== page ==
The external fund manager backed by Berkshire Hathaway's Charlie Munger, Li Lu, makes no bones about it when he says 'The biggest investment risk is not the volatility of prices, but whether you will suffer a permanent loss of capital.' It's only natural to consider a company's balance sheet when you examine how risky it is, since debt is often involved when a business collapses. As with many other companies Five Point Holdings, LLC (NYSE:FPH) makes use of debt. But the more important question is: how much risk is that debt creating?
When Is Debt Dangerous?
Debt is a tool to help businesses grow, but if a business is incapable of paying off its lenders, then it exists at their mercy. If things get really bad, the lenders can take control of the business. However, a more usual (but still expensive) situation is where a company must dilute shareholders at a cheap share price simply to get debt under control. Having said that, the most common situation is where a company manages its debt reasonably well - and to its own advantage. When we examine debt levels, we first consider both cash and debt levels, together.
What Is Five Point Holdings's Net Debt?
The image below, which you can click on for greater detail, shows that Five Point Holdings had debt of US$595.2m at the end of June 2019, a reduction from US$659.1m over a year. However, because it has a cash reserve of US$292.7m, its net debt is less, at about US$302.5m.
How Strong Is Five Point Holdings's Balance Sheet?
According to the last reported balance sheet, Five Point Holdings had liabilities of US$41.9m due within 12 months, and liabilities of US$926.4m due beyond 12 months. On the other hand, it had cash of US$292.7m and US$61.5m worth of receivables due within a year. So it has liabilities totalling US$614.1m more than its cash and near-term receivables, combined.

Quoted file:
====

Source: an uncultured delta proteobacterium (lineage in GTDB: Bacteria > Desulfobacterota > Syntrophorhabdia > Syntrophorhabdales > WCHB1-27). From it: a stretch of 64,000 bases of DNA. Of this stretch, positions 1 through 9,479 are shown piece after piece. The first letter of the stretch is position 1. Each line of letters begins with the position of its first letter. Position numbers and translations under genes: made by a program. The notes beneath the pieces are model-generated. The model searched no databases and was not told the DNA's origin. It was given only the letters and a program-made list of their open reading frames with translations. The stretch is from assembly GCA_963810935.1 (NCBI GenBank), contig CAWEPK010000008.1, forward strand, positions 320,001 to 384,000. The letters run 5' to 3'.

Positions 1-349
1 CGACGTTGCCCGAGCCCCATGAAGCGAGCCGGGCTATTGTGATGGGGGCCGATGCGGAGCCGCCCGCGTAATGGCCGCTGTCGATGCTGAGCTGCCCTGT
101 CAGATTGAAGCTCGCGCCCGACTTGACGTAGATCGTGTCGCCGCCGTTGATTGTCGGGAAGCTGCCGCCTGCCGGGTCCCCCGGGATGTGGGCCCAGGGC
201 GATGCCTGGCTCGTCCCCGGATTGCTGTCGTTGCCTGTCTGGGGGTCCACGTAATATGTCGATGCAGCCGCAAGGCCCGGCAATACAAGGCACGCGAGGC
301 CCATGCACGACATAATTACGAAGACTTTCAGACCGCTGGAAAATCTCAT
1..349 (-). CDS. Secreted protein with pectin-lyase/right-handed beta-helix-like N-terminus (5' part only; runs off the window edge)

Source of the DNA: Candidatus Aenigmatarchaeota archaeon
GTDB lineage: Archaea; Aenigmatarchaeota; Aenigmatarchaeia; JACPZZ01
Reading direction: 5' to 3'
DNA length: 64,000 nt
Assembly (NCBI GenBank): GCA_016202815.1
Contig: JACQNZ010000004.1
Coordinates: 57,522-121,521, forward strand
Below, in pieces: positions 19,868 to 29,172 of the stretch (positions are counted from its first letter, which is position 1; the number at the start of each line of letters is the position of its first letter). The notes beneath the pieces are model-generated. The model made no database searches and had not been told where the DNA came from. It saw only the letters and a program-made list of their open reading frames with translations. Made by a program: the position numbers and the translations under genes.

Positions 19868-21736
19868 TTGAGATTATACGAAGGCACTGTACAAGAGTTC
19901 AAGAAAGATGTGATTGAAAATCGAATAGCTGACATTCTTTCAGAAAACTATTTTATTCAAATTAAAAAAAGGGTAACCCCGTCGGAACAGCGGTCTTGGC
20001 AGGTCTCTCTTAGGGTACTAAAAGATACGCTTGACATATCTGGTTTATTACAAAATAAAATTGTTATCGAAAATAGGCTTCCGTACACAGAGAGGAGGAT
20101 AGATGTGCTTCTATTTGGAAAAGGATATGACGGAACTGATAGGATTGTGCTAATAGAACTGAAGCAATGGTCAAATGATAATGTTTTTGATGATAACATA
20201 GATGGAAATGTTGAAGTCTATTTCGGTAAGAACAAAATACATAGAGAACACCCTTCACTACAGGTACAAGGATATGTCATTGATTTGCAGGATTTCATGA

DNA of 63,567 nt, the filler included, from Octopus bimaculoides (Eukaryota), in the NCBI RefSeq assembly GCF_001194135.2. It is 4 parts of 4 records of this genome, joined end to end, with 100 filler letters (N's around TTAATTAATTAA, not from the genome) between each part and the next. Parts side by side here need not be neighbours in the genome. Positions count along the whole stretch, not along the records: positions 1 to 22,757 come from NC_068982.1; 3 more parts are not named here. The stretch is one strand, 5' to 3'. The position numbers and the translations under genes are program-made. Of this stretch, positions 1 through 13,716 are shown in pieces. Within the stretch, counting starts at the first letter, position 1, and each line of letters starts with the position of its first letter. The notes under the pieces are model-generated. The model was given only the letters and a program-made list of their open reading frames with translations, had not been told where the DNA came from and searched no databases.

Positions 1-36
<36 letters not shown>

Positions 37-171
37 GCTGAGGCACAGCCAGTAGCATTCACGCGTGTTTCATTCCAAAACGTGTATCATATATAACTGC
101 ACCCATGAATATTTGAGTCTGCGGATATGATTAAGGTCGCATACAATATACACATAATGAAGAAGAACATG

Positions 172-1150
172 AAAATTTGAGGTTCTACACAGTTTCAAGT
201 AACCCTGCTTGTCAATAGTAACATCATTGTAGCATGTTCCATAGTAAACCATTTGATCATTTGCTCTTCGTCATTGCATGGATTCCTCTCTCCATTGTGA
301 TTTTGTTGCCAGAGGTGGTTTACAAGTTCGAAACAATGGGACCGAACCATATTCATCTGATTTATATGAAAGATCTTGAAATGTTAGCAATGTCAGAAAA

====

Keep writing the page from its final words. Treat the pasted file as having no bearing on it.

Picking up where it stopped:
This deficit is considerable relative to its market capitalization of US$972.7m, so it does suggest shareholders should keep an eye on Five Point Holdings's use of debt. This suggests shareholders would heavily diluted if the company needed to shore up its balance sheet in a hurry. There's no doubt that we learn most about debt from the balance sheet. But it is future earnings, more than anything, that will determine Five Point Holdings's ability to maintain a healthy balance sheet going forward. So if you're focused on the future you can check out this free report showing analyst profit forecasts.
In the last year Five Point Holdings actually shrunk its revenue by 25%, to US$46m. To be frank that doesn't bode well.
While Five Point Holdings's falling revenue is about as heartwarming as a wet blanket, arguably its earnings before interest and tax (EBIT) loss is even less appealing. To be specific the EBIT loss came in at US$76m. Considering that alongside the liabilities mentioned above does not give us much confidence that company should be using so much debt. Quite frankly we think the balance sheet is far from match-fit, although it could be improved with time. Another cause for caution is that is bled US$347m in negative free cash flow over the last twelve months. So suffice it to say we consider the stock very risky. When I consider a company to be a bit risky, I think it is responsible to check out whether insiders have been reporting any share sales. Luckily, you can click here ito see our graphic depicting Five Point Holdings insider transactions.
At the end of the day, it's often better to focus on companies that are free from net debt. You can access our special list of such companies (all with a track record of profit growth). It's free.
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